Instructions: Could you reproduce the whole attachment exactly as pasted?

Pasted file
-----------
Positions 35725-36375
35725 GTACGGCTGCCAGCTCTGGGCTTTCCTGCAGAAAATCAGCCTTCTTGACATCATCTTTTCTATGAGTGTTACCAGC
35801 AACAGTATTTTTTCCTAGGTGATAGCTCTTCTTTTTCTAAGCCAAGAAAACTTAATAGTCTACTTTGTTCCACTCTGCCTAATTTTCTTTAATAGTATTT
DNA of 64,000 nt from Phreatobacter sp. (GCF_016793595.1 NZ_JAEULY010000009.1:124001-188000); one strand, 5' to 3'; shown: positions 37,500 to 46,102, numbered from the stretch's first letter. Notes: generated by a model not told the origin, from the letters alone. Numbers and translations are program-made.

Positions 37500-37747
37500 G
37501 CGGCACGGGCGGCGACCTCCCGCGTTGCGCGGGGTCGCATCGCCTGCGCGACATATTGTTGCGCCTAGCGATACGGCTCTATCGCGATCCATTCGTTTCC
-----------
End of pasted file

Positions 35725-36375
35725 GTACGGCTGCCAGCTCTGGGCTTTCCTGCAGAAAATCAGCCTTCTTGACATCATCTTTTCTATGAGTGTTACCAGC
35801 AACAGTATTTTTTCCTAGGTGATAGCTCTTCTTTTTCTAAGCCAAGAAAACTTAATAGTCTACTTTGTTCCACTCTGCCTAATTTTCTTTAATAGTATTT
DNA of 64,000 nt from Phreatobacter sp. (GCF_016793595.1 NZ_JAEULY010000009.1:124001-188000); one strand, 5' to 3'; shown: positions 37,500 to 46,102, numbered from the stretch's first letter. Notes: generated by a model not told the origin, from the letters alone. Numbers and translations are program-made.

Positions 37500-37747
37500 G
37501 CGGCACGGGCGGCGACCTCCCGCGTTGCGCGGGGTCGCATCGCCTGCGCGACATATTGTTGCGCCTAGCGATACGGCTCTATCGCGATCCATTCGTTTCC